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There is no future for design: Philippe Starck

French designer Philippe Starck believes that with the evolution of design useless things will disappear one by one to become completely integrated

Philippe Starck at India Design Forum in Colombo.
Philippe Starck at India Design Forum in Colombo.

From iconic furniture, revolutionary yachts, electric cars and hotels, to even lemon squeezers, French designer Philippe Starck has designed them all. The pioneer of “democratic design"—known for his understanding of contemporary mutation, concern for the environment and defense of the usefulness of intelligence—channels these concerns in all his designs.

Some of his products—such as the Juicy Salif lemon squeezer—don’t work very well, according to experts, but are still celebrated for their form over function.

In 1999, Starck tied up with property entrepreneur John Hitchcox to start YOO, an international design company that has worked with developers across the world on landmark residential and hotel projects.

The 69-year-old designer was presented with a Lifetime Achievement Award at India Design Forum at Colombo last month for his contribution to the design industry, specifically within the South Asia region. In an email interview with Lounge, he spoke about his projects in South Asia, sustainability in design and the challenges in the design industry. Edited excerpts:

What is the significance of design in a rapidly urbanizing South Asia?

Design is not a matter of country but of cultural tribes. And these different tribes exist in all countries. Design is first of all a tool to help people improve their lives and it is expressed differently, depending on the tribe but not necessarily depending on the region.

Can you tell us about your projects in South Asia—both in Pune, India, and this recent development in Colombo, Sri Lanka?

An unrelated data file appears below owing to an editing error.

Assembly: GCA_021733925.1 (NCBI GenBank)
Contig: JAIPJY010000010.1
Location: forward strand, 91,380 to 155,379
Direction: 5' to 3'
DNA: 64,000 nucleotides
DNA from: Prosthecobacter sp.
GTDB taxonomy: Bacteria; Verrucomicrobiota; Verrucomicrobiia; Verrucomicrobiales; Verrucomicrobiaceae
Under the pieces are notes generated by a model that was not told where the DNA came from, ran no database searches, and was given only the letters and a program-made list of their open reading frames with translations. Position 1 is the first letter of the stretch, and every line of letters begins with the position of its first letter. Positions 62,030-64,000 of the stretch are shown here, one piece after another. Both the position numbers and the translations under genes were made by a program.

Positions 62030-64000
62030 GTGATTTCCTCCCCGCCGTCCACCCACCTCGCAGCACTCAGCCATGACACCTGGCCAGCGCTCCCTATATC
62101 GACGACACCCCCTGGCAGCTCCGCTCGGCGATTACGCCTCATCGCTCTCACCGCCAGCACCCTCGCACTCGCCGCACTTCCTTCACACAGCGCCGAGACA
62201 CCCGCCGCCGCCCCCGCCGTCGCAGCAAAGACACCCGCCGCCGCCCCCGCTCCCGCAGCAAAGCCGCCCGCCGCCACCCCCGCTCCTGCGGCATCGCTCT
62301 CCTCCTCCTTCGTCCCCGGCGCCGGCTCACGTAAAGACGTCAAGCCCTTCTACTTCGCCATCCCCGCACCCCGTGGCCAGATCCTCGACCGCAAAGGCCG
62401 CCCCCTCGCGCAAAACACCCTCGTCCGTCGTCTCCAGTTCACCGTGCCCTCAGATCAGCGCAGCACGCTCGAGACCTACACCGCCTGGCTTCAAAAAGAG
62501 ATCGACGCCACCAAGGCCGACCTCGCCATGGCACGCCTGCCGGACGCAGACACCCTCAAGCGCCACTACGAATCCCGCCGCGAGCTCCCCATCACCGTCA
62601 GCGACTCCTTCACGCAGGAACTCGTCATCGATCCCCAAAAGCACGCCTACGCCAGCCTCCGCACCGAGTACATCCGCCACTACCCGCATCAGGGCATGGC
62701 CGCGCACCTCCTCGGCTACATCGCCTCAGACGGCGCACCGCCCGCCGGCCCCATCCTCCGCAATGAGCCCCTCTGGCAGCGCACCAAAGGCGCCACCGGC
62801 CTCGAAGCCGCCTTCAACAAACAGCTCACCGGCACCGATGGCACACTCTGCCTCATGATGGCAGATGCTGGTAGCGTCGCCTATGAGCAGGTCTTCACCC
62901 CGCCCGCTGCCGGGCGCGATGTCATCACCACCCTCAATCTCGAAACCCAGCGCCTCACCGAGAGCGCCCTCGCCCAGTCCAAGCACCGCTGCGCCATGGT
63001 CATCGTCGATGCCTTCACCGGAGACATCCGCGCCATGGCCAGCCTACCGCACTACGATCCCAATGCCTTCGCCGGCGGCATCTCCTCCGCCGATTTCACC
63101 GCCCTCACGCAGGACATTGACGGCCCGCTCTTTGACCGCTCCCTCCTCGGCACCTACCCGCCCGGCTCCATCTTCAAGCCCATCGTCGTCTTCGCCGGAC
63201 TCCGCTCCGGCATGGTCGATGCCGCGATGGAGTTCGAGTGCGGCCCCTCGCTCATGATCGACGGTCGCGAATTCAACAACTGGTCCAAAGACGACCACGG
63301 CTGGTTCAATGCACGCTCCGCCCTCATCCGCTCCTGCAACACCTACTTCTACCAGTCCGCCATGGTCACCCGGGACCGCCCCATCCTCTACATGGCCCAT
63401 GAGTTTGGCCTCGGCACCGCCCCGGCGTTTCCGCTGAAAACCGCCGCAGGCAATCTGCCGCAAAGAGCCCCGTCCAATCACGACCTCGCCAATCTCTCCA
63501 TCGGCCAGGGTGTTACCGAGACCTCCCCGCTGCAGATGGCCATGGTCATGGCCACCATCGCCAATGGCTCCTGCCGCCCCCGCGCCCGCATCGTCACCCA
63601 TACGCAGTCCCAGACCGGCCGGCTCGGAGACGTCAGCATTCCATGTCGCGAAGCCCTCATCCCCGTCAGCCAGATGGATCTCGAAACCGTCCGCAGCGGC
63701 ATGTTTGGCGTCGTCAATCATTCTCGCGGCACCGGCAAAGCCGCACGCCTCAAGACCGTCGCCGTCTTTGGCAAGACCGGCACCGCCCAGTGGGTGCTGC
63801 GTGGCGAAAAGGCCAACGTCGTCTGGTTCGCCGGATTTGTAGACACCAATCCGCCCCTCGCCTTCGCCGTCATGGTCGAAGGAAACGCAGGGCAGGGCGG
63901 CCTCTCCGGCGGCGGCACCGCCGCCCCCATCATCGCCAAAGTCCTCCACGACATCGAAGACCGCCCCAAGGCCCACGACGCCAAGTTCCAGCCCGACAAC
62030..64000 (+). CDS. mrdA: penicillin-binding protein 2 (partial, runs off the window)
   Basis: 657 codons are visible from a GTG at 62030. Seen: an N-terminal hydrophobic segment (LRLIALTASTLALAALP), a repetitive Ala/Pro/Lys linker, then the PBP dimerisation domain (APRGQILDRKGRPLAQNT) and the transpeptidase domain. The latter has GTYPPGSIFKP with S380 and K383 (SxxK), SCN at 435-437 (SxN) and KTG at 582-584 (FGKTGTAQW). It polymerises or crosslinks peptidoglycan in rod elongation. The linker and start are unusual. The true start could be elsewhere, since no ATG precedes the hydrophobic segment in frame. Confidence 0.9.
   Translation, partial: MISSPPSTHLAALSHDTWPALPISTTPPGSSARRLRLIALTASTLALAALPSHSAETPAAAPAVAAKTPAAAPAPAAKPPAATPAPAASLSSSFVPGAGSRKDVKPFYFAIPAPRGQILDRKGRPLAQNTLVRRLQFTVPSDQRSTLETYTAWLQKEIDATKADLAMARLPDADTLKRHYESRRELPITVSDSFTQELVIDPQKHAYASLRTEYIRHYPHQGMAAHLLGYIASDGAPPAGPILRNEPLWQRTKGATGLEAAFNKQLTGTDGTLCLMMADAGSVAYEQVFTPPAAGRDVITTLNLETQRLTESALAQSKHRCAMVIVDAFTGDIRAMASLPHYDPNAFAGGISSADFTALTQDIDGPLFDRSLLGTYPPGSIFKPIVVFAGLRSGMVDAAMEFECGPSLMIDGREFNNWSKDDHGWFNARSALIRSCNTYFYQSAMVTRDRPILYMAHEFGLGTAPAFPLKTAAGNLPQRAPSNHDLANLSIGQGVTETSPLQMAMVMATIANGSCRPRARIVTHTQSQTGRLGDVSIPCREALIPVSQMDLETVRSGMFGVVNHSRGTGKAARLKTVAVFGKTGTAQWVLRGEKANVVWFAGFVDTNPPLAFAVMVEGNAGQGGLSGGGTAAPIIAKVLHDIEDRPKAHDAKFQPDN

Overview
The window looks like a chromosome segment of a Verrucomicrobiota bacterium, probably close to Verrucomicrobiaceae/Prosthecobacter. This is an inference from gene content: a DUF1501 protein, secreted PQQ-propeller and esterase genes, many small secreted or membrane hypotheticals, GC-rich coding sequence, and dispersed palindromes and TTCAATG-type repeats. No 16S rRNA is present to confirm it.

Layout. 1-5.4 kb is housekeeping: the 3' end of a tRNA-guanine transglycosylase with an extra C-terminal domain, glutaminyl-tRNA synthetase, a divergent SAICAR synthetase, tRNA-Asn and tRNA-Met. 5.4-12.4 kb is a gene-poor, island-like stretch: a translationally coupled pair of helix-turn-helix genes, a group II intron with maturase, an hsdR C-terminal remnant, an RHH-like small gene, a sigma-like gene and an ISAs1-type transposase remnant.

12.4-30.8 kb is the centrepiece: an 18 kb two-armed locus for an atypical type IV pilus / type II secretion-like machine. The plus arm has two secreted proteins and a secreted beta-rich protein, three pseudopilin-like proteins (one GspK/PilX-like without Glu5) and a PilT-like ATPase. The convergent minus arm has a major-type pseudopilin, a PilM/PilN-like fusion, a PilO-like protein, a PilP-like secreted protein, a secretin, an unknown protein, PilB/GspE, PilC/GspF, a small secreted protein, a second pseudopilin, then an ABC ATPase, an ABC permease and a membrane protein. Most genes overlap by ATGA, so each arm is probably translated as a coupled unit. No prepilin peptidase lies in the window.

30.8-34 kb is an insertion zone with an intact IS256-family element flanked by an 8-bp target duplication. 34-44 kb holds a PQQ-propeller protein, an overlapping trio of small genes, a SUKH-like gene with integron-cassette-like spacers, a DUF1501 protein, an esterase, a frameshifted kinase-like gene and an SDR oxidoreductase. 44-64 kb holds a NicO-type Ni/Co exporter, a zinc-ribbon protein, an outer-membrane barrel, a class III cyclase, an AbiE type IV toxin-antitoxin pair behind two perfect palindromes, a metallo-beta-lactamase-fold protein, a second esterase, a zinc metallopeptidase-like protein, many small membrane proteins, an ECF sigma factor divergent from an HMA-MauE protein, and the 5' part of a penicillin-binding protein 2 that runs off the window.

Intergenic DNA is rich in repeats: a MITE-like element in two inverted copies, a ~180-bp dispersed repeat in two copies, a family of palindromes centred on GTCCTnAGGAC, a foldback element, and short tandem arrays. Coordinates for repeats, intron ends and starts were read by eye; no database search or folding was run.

All YOO projects are about a philosophy. When we start a project, we don’t focus on concrete, stone or glass but on the impact our creations will have on the end user.

YOO Pune is a paradise island, lost in the beauty of India’s gardens. It’s a place where people can gather and feel more creative, more confident, more in love.

Sapphire Residences, in Colombo, follows the same philosophy. It is a vertical village built to enhance the community feeling and to embrace connectivity between residents, with communal areas to be creative, talk, play, share and love in.

The Juicy Salif lemon squeezer
The Juicy Salif lemon squeezer

Is there anything in India that you consider to be an iconic design? Why?

I am more interested in people than objects. I am fascinated by Indians for their relationship with abstraction, to the beyond, how they relate to their gods, to their relationships with animals also. One of the iconic elements I recall from my India trip is the vision of white elephants in a splendid dark temple.

The Louis Ghost Chair is one of the most widely copied designs in the world. What is the story behind it?

The Louis Ghost chair is a result of a combination of different visions. The first being dematerialization, one of the main parts of the evolution of humanity and of human production. We are now in the dematerialization era, tending towards less materiality and more intelligence. The second element is the power of common memory. I did not design the Louis Ghost, we—in the Western world—all designed the Louis Ghost by catalysing our common cultural and sentimental memory. The third vision is that high-tech injected plastic can create a product with the right design, the right technology, at the right price; it is the continuation of democratic design and we can say that today this battle is won.